Tag Archives: film

33 – Z

We visit Z, a French-Algerian political thriller from 1969. It also happens to be a bona fide classic that won a ton of awards, enjoyed great popularity, and even succeeded in markets where it was subtitled or dubbed. Neither of us has seen it before; both of us are glad our first encounter with it is on a cinema screen.

We discuss its relevance to society today – the reason the mac is screening it, no doubt – the precision and economy of its editing and storytelling, its control of information, its title, its geographical setting, its surprising sense of humour, and indeed something we both found left rather a bad taste in the mouth. We also run down the eleven films from 1969 that outperformed it at the US box office, and José learns about The Stewardesses.

The podcast can be listened to in the player above or at this link.

With José Arroyo of First Impressions and Michael Glass of Writing About Film.

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32 – Mountains May Depart

Mike’s brother corrects our pronunciation of director Jia Zhangke’s name, helping us settle into a discussion of his ambitious, deeply moving tale of friendship and loss that spans two and a half decades. We talk about motifs of keys and coats, themes of capitalism and home, the changing aspect ratios and clarity of the image, the documentary feel to its portrayal of Fenyang and the way of life there, and much more besides. We admire almost everything and still can’t get Go West out of our heads.

The podcast can be listened to in the player above or at this link.

With José Arroyo of First Impressions and Michael Glass of Writing About Film.

31 – Human Flow

Ai Weiwei brings displaced peoples from across the world together in his documentary on the global refugee crisis. We discuss their plight, the film’s use of poetry, Weiwei’s imagery, and the countless ways in which he humanises people who are insulted, ignored, used as bargaining chips, and condemned to lives of confinement with no end in sight.

The podcast can be listened to in the player above or at this link.

With José Arroyo of First Impressions and Michael Glass of Writing About Film.

30 – Happy End

Michael Haneke’s precise, layered Happy End takes on – what else? – the bourgeoisie, and sees Eavesdropping welcome 2018 and iTunes availability at last! Opening with praise for the extraordinary image quality provided by the mac’s 4K projector, we consider the film’s surprising comic sensibility, its observation of different social strata, how our expectations shaped our experiences of what we saw (or didn’t see), Haneke’s careful craft and subtle subversions of cinematic conventions, and his continued exploration of violence as a central theme.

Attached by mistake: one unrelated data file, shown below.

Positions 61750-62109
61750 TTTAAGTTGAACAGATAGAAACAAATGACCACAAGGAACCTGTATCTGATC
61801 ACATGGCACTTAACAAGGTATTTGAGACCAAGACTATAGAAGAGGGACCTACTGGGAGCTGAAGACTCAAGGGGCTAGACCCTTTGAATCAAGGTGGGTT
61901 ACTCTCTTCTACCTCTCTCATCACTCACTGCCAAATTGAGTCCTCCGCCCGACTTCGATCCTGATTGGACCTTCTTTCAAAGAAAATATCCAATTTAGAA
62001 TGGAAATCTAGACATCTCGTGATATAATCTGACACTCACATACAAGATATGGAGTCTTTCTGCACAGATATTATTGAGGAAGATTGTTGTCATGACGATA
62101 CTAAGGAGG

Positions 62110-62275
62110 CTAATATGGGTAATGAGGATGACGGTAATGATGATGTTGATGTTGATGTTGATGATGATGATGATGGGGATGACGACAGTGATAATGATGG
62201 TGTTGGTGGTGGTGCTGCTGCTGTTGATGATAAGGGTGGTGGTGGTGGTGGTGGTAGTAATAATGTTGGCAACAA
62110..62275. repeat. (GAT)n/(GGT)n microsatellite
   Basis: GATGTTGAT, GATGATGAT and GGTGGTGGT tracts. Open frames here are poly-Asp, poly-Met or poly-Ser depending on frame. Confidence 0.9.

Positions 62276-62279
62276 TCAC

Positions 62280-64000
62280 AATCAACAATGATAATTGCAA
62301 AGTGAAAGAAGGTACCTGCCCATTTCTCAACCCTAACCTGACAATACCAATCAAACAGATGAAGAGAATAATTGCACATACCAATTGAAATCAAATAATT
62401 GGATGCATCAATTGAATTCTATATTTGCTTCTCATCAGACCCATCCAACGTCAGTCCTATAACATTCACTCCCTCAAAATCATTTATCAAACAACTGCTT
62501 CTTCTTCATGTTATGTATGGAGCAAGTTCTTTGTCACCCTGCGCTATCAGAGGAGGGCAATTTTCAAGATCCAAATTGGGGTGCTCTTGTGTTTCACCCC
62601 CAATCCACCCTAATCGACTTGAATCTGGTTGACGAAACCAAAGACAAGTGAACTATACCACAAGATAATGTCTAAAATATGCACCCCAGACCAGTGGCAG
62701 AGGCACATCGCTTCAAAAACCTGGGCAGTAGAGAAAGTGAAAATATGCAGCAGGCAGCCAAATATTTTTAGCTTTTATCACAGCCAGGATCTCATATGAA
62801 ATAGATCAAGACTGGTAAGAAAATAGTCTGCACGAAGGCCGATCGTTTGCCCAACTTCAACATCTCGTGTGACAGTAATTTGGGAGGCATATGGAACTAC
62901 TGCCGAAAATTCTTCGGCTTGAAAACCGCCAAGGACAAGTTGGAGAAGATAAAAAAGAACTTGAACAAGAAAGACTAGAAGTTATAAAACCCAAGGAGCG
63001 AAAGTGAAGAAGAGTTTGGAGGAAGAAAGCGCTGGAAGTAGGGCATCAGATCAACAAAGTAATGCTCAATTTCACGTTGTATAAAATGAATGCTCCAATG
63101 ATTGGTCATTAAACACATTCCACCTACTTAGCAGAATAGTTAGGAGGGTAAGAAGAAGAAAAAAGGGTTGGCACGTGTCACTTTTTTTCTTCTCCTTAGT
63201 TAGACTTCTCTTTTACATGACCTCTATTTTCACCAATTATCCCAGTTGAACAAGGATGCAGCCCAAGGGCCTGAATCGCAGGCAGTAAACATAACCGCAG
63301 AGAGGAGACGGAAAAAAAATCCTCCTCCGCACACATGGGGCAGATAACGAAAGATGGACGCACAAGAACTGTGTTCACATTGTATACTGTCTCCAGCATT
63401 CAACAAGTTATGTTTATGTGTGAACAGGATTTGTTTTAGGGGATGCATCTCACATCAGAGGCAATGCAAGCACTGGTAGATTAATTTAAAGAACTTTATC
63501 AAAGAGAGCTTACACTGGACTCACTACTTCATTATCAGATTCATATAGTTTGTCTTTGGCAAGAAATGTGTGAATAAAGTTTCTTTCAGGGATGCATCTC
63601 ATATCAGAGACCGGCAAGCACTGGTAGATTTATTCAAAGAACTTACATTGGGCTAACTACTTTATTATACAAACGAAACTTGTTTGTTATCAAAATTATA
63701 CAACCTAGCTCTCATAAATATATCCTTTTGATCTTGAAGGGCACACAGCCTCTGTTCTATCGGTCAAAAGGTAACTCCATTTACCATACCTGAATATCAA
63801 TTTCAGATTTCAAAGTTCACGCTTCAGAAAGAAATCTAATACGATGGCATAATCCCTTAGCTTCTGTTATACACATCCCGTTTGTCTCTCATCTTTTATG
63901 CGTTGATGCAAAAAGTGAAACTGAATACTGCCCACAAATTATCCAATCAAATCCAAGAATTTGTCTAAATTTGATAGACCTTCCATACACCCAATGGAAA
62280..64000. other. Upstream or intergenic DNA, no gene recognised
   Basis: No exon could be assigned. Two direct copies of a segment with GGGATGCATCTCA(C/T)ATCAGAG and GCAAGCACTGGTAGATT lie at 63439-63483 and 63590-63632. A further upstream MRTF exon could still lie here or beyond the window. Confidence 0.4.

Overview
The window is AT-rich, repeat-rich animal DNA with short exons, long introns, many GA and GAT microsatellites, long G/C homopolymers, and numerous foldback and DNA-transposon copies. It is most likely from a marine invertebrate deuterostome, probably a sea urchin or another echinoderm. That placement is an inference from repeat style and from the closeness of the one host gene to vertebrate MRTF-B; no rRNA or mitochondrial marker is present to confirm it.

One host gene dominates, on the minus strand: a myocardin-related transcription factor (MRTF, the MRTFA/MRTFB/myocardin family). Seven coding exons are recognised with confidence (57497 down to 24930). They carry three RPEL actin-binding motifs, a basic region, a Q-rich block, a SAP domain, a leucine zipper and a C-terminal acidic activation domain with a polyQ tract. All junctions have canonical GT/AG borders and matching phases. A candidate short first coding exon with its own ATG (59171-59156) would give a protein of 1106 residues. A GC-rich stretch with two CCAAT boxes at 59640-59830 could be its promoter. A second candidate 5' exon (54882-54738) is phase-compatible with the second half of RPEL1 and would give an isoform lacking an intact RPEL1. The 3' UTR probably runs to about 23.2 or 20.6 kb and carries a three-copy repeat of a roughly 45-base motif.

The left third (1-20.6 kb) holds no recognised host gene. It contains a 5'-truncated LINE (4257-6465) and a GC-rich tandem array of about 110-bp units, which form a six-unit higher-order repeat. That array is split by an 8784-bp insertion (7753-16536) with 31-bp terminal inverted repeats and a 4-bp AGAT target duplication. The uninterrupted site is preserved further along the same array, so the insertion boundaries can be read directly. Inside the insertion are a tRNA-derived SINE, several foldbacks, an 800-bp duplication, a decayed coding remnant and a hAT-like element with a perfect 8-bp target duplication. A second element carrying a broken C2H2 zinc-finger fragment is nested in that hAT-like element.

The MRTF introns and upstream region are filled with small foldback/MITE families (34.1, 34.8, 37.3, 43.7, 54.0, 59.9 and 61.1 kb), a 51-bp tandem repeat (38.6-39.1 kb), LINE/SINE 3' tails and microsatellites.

And, finally, in a revelation to rival Psycho and The Sixth Sense, we nervously admit that we enjoyed the film as one might enjoy a Hollywood comedy or a trip to the zoo. Even now it’s tough to come to terms with that. Perhaps that is Haneke’s greatest achievement and truest subversion. We never before knew that he wanted us to have a good time.

The podcast can be listened to in the player above or at this link.

With José Arroyo of First Impressions and Michael Glass of Writing About Film.

29 – Molly’s Game

Eavesdropping celebrates the New Year with a snappy, sharp crime flick about the world of underground, high-stakes poker. We discuss the material’s weakness, our different takes on Molly’s character, the film’s descent into schmaltz, daddy issues, Sorkin’s directorial mediocrity, the audience’s response to his dialogue, and the way Star Wars is dominating every bloody screen in every bloody cinema. At the end José makes Mike choke on his own laughter.

The podcast can be listened to in the player above or at this link.

With José Arroyo of First Impressions and Michael Glass of Writing About Film.

28 – The Greatest Showman

José likes Zac Efron for once, but little else. Mike is an ITV snob and just wants the film to be more Communist. Listen in to find out how The Greatest Showman rounded out our 2017.

The podcast can be listened to in the player above or at this link.

With José Arroyo of First Impressions and Michael Glass of Writing About Film.

27 – Star Wars: Episode VIII – The Last Jedi – Second Screening

Mike and José return to a galaxy far, far away, in search of new perspectives and thoughts on The Last Jedi. Mike in particular has been itching to talk more about it since he feels he was unfairly lukewarm the first time. We ruminate on what makes Star Wars feel different to other sci-fi; how films feel tighter and shorter on second viewing; Han’s dice; confusion on the resistance cruiser; why we still disagree about Mark Hamill’s performance; whether a Jedi can survive in space; and the differences between the First Order and the Empire, and Hux’s construction as a figure of fun.

And in a shocking climax, José claims that Mike doesn’t know anything about love.

The podcast can be listened to in the player above or at this link.

With José Arroyo of First Impressions and Michael Glass of Writing About Film.